I stumbled across these two books while helping to process "The Virtu"
into the library. I've read them through twice and am anxiously
awaiting the third book in the series, "The Mirador," which is coming
out one chapter at a time for the last four months before publication,
so I've already read the first two chapters. Currently it looks like
it will be a four book series.
I'll start off by saying that if these books were rated by the
standards set by the Motion Picture Association of America, it would
be rated R for language and "nudity." They are a first person
narration by two characters, one of whom uses the f-word and
variations thereof fairly frequently. It wasn't a problem for me; the
language is effectively used and isn't there just for shock value.
The characters also have sex a couple of times per book, and it's
rough sex (one time it's rape) and fairly graphic. On the other hand,
"Melusine" is in the young adult section of my library, so maybe I'm
over-reacting. Then again, maybe I should go knock some sense into
whoever classified it as young adult and not sci-fi/fantasy.
"Melusine" and "The Virtu" are not the most beautifully crafted pieces
of literature ever. When I go back and re-read them with a critical
eye I sometimes wince a bit, and her fore-shadowing is pretty easy to
see through, but as soon as I get into the story I forget all that and
enjoy myself immensely. It's the characterizations, character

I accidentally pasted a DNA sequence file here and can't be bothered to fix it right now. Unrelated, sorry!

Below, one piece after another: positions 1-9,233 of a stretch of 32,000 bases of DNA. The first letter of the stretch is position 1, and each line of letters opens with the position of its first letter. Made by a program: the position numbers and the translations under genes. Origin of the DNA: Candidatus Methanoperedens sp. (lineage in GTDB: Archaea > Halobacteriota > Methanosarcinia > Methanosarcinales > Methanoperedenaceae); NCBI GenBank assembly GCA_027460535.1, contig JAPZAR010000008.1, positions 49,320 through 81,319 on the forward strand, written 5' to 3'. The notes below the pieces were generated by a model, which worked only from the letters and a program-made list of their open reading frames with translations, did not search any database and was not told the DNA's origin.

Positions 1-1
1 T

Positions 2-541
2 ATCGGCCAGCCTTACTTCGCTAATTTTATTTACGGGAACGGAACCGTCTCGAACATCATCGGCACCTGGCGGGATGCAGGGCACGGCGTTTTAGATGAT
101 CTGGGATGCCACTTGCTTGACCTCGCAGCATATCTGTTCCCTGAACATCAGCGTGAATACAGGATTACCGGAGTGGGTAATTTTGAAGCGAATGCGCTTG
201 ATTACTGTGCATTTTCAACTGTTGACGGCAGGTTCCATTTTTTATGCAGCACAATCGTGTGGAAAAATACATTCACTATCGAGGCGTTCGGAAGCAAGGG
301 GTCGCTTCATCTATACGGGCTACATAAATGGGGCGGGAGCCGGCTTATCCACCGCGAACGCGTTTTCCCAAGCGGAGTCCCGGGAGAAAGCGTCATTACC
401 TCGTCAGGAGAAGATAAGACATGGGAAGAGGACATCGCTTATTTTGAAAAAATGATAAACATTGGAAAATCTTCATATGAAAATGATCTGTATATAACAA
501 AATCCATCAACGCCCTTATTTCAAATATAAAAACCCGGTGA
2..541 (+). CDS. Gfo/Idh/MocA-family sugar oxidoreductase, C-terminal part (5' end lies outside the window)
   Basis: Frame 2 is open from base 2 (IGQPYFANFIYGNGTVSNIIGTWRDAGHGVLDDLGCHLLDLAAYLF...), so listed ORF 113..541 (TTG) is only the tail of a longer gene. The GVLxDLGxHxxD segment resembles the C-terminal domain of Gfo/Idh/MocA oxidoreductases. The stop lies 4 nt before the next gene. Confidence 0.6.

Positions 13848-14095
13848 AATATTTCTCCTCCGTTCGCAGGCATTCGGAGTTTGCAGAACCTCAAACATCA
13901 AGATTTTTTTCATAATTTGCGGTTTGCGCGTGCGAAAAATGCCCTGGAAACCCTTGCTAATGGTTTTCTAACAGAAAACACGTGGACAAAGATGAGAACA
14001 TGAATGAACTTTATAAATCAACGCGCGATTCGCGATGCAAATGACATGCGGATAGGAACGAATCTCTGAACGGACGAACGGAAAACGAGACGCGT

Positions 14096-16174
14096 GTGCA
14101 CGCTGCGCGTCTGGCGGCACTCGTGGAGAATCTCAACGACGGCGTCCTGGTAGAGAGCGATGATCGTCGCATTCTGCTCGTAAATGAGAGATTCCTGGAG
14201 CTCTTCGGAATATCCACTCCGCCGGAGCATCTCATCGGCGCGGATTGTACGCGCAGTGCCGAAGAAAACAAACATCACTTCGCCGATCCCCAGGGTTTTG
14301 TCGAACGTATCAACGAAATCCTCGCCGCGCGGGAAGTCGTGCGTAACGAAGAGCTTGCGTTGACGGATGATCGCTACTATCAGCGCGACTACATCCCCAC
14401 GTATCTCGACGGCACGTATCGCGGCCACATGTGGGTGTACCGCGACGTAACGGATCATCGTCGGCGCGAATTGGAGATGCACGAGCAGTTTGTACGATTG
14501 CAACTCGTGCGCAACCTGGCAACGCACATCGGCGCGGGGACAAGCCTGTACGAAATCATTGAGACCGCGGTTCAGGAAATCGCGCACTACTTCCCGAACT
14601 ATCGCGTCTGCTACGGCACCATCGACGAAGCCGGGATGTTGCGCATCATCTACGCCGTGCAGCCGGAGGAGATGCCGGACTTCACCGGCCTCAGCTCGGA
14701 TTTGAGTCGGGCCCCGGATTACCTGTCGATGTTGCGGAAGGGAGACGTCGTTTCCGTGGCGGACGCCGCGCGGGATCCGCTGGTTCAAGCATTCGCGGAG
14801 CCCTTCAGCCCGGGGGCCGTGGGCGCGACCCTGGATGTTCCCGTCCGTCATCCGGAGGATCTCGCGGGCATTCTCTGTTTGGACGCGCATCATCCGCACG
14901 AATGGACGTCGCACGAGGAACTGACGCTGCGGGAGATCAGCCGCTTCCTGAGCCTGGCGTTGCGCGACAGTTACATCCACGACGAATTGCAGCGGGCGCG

interactions, and plot that drive the book, not the writing style.
The two main characters are from a city called Melusine, though one of
them lives in the Mirador, which is a humongous sprawling
palace/castle/fortress in the middle of the city that houses the
nobility and the wizards. The Virtu is a very important magical stone
in the Mirador.
One character goes mad (for good reason), and he is a surprisingly
coherent narrator, even when he's insane. The other character (who,
by the way, is an excellent storyteller and starts off "Melusine" with
a story that sent shivers up my spine) decides to help him out and
drags him on an exceptionally long road trip in search of a cure for
"The Virtu" picks up at the end of the road trip and details the trip
back and what happens when they get home. The wizard starts doing
research into the use of labyrinths in magic, fortune telling, and
oneiromancy, which here has the extended meaning beyond "using dreams
to tell the future" of building dream worlds, and using dreams for
"The Mirador" starts up two years after the end of "The Virtu," and
it's not out until August 2007.